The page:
Title: Even Money
Genre: Crime, Drama
Director: Mark Rydell
Screenwriters: Robert Tannen
Starring: Kim Basinger, Forest Whitaker, Nick Cannon
Could be I’m growing soft. I spent a long time trying to engage with Even Money: far longer than it deserves, far beyond my level of interest, and far more than will be useful to anyone. I have an excuse: it’s a movie about gambling addiction, for chrissakes — it’s hard to fathom how such a serious input leads to such a totally, emphatically, offensively unserious output. I guess it proves the truth of Ebert’s great adage: it’s not what a movie is about, it’s how it is about it.
Even Money is about gambling addiction shittily. Rather than exploring — or even giving a hoot about — the effect of the disease on actual human lives, Robert Tannen’s screenplay contrives a series of cable movie plots that culminate in the most ludicrous climax in memory. Of course, one retreat is to say that the film is meant to be iconic and exaggerated, not “real” — the bookend narrations, expounding on what we are willing to put on the line to get more of what we want, have the whiff of parable, not docudrama. But that doesn’t make the movie any less stupid, and in any event, to co-opt gambling addiction, which has roots far more complex and disturbing than “what we’re willing to put on the line,” into the service of such facile moralizing seems tasteless.
The stories are like experiments in “what’s the worst that could happen” as performed by a severely limited imagination. The most compelling of the bunch involves a compulsive sports better (Forest Whitaker) whose brother (Nick Cannon) — whom he loves to death — happens to be a rising college basketball superstar. Yes, I said “most compelling,” and if that sounds laughable, it’s all downhill from there: there’s a washed-up sleight-of-hand magician on the comeback trail (Danny DeVito), who teams up with a slot-addicted novelist (Kim Basinger) to win back the latter’s family savings by joining forces with a big-name bookie who may or may not exist; a gambling-ring underling (Tim Roth) who may or may not be the Man Behind the Curtain but who enjoys taunting the magician with delicious steak; a pair of up-and-coming bookie brothers (Jay Mohr and Grant Sullivan) one of whom has been turned by the feds and may or may not be slowly being poisoned, and the other, having fallen in love (with Carla Gugino, natch), is thinking of quitting; and a crutches-bound police detective (an unrecognizable Kelsey Grammer) who may not (or may!) be what he seems. Magically, the plot works out such that almost everyone’s fates rest on a big climactic basketball game.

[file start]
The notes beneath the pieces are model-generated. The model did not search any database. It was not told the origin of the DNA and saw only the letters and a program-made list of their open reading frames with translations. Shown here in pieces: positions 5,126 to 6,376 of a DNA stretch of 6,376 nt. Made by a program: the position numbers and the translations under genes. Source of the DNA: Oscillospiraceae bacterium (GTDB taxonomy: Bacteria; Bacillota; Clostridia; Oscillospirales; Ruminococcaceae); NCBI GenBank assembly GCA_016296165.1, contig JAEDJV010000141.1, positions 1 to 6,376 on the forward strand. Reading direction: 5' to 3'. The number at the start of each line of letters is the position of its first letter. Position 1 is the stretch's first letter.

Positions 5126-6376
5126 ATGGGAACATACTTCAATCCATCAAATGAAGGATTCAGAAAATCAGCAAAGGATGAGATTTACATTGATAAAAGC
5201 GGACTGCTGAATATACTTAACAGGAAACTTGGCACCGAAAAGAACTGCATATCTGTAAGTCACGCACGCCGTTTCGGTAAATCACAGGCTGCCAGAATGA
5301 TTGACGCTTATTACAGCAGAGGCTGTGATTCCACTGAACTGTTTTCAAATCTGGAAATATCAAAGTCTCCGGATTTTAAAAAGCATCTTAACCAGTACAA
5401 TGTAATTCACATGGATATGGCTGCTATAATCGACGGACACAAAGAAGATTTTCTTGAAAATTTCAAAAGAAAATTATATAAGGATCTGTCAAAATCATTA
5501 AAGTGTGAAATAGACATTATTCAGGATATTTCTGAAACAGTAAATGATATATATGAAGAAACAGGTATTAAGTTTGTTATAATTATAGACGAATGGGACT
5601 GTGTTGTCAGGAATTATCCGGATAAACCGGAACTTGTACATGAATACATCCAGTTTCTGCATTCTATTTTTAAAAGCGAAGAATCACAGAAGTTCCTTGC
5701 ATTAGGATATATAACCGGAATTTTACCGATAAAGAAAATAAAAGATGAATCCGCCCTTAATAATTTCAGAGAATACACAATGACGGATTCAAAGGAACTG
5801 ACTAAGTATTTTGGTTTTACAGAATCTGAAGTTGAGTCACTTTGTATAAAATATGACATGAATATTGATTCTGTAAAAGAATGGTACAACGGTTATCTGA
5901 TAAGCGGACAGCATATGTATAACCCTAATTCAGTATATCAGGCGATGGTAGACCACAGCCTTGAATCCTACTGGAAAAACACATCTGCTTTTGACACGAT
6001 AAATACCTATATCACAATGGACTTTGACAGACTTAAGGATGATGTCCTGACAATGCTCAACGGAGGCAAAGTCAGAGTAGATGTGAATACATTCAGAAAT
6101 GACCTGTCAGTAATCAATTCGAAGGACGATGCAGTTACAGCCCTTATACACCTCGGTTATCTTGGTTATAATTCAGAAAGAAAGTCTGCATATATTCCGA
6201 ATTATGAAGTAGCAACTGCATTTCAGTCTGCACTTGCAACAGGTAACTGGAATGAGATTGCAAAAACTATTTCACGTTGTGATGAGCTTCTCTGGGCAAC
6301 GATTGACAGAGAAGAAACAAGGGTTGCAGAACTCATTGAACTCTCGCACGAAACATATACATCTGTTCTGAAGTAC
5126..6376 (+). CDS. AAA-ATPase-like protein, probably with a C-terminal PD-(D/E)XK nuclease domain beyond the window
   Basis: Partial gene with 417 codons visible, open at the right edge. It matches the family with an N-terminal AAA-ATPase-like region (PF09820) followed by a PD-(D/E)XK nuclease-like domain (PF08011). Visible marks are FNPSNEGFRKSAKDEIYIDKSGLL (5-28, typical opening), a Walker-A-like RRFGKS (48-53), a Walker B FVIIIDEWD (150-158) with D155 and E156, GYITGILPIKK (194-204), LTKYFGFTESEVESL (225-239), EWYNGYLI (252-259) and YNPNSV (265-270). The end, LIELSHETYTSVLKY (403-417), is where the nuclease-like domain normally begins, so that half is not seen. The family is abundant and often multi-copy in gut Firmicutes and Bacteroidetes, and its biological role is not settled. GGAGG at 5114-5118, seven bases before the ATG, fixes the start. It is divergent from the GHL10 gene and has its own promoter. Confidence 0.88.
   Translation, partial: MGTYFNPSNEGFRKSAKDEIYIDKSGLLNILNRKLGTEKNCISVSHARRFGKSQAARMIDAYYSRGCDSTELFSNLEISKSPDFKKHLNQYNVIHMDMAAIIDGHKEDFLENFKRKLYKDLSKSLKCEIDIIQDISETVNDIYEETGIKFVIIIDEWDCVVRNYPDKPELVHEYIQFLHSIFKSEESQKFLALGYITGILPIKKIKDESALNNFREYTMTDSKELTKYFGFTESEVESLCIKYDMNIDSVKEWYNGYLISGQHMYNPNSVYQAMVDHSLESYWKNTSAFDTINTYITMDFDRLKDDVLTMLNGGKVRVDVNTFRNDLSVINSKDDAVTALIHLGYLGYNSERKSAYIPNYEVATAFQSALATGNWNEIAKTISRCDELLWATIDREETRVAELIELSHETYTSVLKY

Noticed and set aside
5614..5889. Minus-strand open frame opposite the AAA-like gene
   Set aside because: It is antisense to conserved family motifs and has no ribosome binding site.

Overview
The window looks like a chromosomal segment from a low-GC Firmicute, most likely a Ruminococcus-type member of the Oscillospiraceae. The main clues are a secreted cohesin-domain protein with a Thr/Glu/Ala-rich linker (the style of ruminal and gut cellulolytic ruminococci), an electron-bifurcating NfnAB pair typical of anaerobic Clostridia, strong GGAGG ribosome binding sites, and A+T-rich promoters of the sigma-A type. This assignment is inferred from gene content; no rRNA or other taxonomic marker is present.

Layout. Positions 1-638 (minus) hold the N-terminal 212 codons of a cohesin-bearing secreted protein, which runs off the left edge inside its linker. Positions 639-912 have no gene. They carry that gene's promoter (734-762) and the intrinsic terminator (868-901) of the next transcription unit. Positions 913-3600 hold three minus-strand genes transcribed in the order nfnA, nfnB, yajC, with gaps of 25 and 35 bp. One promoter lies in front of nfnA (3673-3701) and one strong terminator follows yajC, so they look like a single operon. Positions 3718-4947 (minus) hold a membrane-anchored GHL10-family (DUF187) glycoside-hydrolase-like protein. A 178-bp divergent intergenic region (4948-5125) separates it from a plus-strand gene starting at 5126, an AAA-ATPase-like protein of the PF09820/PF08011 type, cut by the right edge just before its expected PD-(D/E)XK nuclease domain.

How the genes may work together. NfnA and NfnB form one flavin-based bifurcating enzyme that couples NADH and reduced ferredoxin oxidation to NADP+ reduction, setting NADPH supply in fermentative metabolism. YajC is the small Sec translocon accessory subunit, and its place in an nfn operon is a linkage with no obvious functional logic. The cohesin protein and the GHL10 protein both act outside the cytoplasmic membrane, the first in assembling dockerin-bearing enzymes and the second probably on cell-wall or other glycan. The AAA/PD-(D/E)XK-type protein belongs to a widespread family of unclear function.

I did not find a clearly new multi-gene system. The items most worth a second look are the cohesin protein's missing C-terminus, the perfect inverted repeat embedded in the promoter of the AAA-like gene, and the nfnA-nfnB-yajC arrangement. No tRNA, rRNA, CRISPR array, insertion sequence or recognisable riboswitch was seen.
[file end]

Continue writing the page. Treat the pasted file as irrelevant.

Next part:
Debut screenwriter Robert Tannen has seen a lot of movies, but hasn’t learned very much from them. His attempts to replicate everyday conversations are sad (“I feel like an Ethiopian!” yells Kim Basinger’s daughter to express her desire for dinner), his stabs at tough guy talk are worse, and his vision of family strife is the nadir — “I want a divorce,” says Ray Liotta to Basinger; “No you don’t! You don’t want a divorce!” responds Basinger. The screenplay’s rhythms are so emphatically typical that anyone paying any sort of attention will stay several steps ahead — gee, I wonder why a cleavage-y student could be asking Liotta’s college professor to stay behind a sec. Points, I suppose, for some attempts at thematic consistency — “nobody is perfect,” people keep insisting; true that — but Tannen never gets beyond truisms.
Obviously, I wasn’t the only one taken in: the likes of Basinger, Liotta, DeVito, Roth, Whitaker and Grammer were all somehow persuaded to join the ill-fated project, as was Oscar-nominated director Mark Rydell. The subject matter is instinctively compelling, at least until you realize that for most people struggling with gambling, their problems have little to do with championship basketball games (except ones they’ve bet on) and people named Ivan. But the problem isn’t that Even Money trivializes addiction; it’s that it’s so profoundly uninteresting in the process. Things are so much more offensive when they’re stupid.